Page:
Hot spots for new homes are in west and south Orange County (think tourist area) and the southeast part of Orlando where a private investment company has brought together people, partnerships, innovative technology, state-of-the-art medical facilities and research colleges creating a distinctive smart community intermixed with commercial space and first-class residential neighborhoods called Lake Nona.
In one Lake Nona neighborhood, Laureate Park, there are fiber optic lines to each home, giving residents some of the fastest internet speeds in the country. This high bandwidth capacity infrastructure delivers residential internet at the speed of one gigabit per second – 200 times faster than the average U.S. internet connection speed. This unprecedented rate has made Lake Nona the first gigabit community in the state of Florida.
While there are some who want more – more closets, more bedrooms, more entertainment areas, there are also some who want less, such as, less maintenance which is available when developers build larger homes on smaller lots. Adding a pool and minimal landscaping to the back yard of a small lot means there is practically no yard work. New homes also offer the appeal of less repair work — or at least minimal repair work for a long time.
Since building a home is one of the largest investments families will make during their lifetimes, it’s important to rely on your builder’s experience. When looking for a home site, it’s best not to sign a contract until your builder has reviewed the site. He/she is aware of local inventory, pros and cons of communities, HOA restrictions, home sites and governmental requirements, and, especially in Florida, they understand the unique soil conditions and engineering necessary to build on different soil types.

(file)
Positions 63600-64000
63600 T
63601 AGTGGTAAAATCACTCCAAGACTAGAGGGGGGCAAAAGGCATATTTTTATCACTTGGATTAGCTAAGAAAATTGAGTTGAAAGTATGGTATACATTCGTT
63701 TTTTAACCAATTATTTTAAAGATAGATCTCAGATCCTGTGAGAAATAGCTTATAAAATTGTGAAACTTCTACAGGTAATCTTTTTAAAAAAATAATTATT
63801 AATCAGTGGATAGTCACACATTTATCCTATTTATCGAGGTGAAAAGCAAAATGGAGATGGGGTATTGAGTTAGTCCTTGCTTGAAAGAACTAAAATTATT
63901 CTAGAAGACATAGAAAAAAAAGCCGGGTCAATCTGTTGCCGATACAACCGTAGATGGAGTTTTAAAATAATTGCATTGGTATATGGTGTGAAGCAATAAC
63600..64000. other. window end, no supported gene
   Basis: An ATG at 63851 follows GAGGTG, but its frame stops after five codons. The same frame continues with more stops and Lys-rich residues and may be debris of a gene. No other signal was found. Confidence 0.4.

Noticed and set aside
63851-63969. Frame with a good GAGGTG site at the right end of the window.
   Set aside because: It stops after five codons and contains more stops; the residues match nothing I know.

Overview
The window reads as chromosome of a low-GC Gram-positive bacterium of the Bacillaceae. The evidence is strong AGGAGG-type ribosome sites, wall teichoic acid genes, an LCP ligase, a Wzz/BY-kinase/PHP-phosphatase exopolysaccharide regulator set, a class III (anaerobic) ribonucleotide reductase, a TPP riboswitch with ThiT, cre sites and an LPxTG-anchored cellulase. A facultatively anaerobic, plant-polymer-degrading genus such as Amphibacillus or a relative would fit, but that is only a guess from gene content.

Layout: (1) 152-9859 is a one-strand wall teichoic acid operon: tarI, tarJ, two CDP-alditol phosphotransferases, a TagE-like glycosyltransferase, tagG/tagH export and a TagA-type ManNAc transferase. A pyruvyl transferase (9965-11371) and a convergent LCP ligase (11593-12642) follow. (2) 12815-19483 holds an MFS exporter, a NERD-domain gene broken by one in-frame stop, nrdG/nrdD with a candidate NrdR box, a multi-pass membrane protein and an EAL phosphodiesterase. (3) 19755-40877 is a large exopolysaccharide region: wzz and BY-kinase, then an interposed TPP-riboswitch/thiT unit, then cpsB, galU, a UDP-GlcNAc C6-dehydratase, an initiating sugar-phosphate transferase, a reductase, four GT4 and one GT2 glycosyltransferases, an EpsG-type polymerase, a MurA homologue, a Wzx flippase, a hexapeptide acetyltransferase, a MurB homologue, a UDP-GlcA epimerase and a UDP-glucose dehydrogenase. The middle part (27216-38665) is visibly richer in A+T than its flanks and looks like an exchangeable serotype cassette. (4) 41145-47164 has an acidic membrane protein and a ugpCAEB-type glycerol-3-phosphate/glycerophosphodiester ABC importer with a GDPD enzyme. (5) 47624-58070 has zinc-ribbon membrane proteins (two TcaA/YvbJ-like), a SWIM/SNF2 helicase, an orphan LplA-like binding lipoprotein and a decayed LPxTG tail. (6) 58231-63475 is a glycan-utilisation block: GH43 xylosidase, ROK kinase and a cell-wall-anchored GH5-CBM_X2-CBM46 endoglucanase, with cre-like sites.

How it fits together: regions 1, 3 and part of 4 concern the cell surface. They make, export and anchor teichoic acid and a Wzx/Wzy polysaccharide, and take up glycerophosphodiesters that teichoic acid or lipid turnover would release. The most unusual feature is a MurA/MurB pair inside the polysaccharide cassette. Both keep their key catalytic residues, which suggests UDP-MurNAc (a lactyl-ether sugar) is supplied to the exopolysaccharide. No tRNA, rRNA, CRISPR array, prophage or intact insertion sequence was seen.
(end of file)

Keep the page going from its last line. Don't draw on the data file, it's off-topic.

For those looking for older homes, people still focus in on workable kitchens, comfortable baths and gracious and elegant entertainment areas. Home buyers want to make sure that the floor plan flows nicely for entertaining but still has some privacy. A separate family room is very popular and a lot of older homes have those. The great room, which was popular a few years ago, has almost gone out of style.
Whether looking for a new or cozy older home, people are not expecting as much space as previously. Prior to the recession of 2008, an average new home was built with about 2,000 to 3,000 square feet while older homes without additions averaged 1,200 to 1,800 square feet. Today, average new homes are 2,000 to 2,400 square feet. So while home buyers will say they want more windows, more closets and more conveniences, they are buying homes with a smaller square footage and expecting only some of their desires to be there.
Besides the option of having a new home built by a local homebuilder or buying a speculation home, others choose to buy existing homes in well-established neighborhoods and have them renovated before moving in. With affordable updating, an older charming home would add to the craftsmanship and solid construction that may not be available in that price range.
Each year in the spring the Greater Orlando Builders Association hosts a Spring and Fall Parade of Homes event. The 15-day event kicks off the new season of homes offered by local production and custom home builders. Thousands attend each year, some to buy a home, some to hire a builder or remodeler and some just to see the new products or get decorating or remodeling ideas.
The Greater Orlando Builders Association, whose members are made up of both production and custom home builders as well as remodelers, is a great place to look for a well-credentialed, well-referenced and highly-recommended home builder or remodeler.
To contact the association, call them at (407) 629-9242 or check their web site at: GreaterOrlandoBA.com